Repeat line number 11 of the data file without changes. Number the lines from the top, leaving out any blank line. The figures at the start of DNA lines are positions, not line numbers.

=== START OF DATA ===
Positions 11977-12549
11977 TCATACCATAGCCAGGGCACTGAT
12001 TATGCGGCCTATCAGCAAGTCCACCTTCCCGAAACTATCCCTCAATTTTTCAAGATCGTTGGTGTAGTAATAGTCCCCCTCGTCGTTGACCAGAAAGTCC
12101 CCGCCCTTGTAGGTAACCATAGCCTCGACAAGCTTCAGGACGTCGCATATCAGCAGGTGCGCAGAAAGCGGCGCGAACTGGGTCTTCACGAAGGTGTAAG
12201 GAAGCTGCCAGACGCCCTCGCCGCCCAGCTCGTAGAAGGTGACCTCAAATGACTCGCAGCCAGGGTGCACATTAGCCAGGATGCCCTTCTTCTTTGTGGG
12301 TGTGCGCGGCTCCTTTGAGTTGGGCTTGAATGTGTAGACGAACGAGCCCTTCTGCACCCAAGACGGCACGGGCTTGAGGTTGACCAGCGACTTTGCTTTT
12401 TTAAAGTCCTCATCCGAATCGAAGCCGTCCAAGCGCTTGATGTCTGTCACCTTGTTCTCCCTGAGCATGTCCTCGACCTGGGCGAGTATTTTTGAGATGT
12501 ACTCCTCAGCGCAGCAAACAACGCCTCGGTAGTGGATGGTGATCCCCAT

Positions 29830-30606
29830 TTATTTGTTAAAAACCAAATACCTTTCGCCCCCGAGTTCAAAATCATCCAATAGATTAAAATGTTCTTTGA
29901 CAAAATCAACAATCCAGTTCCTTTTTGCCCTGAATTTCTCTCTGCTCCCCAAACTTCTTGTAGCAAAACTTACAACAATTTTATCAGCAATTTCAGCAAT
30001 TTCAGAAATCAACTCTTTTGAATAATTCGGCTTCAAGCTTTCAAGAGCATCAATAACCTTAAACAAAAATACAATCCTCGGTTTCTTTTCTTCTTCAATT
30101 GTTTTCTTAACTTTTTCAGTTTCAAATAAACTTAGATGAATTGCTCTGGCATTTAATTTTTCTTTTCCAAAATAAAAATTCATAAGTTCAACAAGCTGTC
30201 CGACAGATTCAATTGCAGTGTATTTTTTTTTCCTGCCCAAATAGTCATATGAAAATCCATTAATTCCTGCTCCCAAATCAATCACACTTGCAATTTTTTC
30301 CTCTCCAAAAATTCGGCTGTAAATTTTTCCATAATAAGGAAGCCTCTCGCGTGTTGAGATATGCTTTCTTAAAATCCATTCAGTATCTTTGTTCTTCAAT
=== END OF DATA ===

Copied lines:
29901 CAAAATCAACAATCCAGTTCCTTTTTGCCCTGAATTTCTCTCTGCTCCCCAAACTTCTTGTAGCAAAACTTACAACAATTTTATCAGCAATTTCAGCAAT